New Anglican Church Poses Dilemma; Challenges Representation of Denomination in U.S., Canada

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The Anglican Church in North America will be formally founded next week, challenging the legitimacy of the U.S. Episcopal Church and posing a dilemma for the worldwide Anglican Communion over who represents Anglicanism in the United States and Canada.

When 232 delegates to the ACNA convention at St. Vincent's Cathedral in Bedford, Texas, approve the organization's constitution and canons on Monday, Pittsburgh Bishop Robert Duncan will become archbishop for this emerging 39th province of the communion, consisting of several groupings that have left the Episcopal Church over issues related to sexuality and biblical authority.

A ceremony celebrating Bishop Duncan's installation is set for June 24 at Christ Church in the Dallas suburb of Plano, the ACNA's largest parish, with more than 2,000 members. Also among the ACNA's members are 11 Northern Virginia parishes, including the historic The Falls Church and Truro parishes, which left the Episcopal Church to found the Convocation of Anglicans in North America.

At a news conference in December, Bishop Duncan said God is displacing the Episcopal Church in favor of the ACNA. The Texas gathering is the conservative alternative to the Episcopal Church's triennial convention next month in Anaheim, Calif.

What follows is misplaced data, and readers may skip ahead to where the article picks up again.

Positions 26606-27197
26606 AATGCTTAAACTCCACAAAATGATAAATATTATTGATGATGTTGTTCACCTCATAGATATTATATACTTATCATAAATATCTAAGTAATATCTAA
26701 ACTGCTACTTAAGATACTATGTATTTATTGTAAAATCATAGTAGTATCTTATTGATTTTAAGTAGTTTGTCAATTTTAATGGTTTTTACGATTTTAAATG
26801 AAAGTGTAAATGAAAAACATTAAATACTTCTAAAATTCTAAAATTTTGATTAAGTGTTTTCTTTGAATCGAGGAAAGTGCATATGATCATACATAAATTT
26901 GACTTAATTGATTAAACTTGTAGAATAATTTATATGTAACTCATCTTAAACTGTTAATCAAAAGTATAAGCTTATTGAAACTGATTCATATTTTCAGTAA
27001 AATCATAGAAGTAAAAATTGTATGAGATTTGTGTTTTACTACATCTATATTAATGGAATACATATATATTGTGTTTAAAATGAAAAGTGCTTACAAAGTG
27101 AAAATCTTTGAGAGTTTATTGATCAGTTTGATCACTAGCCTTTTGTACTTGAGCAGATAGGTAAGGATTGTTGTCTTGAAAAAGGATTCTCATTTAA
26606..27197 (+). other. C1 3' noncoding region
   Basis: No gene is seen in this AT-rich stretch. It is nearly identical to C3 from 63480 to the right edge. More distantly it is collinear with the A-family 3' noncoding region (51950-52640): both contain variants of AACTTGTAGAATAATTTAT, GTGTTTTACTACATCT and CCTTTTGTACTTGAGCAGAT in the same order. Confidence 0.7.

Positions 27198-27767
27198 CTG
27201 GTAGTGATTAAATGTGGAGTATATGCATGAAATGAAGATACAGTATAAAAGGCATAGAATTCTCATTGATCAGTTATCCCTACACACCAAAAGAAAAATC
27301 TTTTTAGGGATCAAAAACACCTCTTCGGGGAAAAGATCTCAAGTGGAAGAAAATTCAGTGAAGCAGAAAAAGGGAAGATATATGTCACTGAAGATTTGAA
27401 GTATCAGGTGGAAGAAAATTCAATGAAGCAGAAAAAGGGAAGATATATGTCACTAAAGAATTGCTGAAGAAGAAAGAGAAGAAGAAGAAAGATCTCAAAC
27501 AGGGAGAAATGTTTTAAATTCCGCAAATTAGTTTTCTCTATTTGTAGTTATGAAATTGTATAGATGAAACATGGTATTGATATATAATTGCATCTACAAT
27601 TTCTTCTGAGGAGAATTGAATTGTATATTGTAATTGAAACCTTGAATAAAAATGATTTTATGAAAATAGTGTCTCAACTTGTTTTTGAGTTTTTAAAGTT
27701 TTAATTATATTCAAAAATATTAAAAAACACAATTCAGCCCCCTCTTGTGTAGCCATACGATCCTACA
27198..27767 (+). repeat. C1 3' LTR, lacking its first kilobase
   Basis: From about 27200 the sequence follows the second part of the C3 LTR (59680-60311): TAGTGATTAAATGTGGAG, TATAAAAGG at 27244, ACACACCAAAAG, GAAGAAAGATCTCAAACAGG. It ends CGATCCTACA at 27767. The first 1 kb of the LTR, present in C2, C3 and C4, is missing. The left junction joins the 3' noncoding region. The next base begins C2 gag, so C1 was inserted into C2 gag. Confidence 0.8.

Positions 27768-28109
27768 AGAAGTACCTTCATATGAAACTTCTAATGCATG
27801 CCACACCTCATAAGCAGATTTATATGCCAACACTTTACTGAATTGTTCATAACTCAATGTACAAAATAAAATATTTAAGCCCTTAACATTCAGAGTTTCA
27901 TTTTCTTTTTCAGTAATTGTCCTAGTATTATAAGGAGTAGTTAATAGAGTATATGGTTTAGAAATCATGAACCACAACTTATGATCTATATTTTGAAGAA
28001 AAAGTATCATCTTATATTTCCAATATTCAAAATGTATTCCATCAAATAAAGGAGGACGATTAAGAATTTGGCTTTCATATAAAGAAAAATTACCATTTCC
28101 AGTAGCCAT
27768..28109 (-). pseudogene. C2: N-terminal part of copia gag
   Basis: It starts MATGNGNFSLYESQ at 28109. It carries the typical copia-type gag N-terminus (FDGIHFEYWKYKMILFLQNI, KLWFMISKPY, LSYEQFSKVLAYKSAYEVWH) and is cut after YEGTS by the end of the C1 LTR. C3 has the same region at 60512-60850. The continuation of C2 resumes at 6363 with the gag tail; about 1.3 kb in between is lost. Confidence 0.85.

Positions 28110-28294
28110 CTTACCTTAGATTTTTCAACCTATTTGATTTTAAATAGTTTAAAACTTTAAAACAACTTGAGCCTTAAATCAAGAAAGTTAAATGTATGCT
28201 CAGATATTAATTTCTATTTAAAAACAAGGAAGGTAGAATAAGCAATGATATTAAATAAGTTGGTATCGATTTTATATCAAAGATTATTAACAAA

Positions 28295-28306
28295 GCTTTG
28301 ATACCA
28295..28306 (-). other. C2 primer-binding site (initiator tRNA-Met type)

There is no precedent in the communion for a country to have more than one recognized province, and Episcopalians who back the move have maintained that the U.S. and Canadian churches no longer preach and believe historic Anglicanism.

The formalities cap a six-year progression out of the 2-million-member Episcopal Church by Episcopalians over the U.S. church's increasing doctrinal liberalism, which has prompted many to leave to other denominations, though others have hung on in the hope a conservative alternative would arise.

ACNA spokesman Peter Frank said the gathering will be inspirational instead of legislative. This is really about mobilizing people to do mission at the local parish level, he said.

Speakers will include such non-Episcopalians as Rick Warren, the pastor of California's Saddleback evangelical megachurch, and Metropolitan Jonah, head of the Orthodox Church in America. …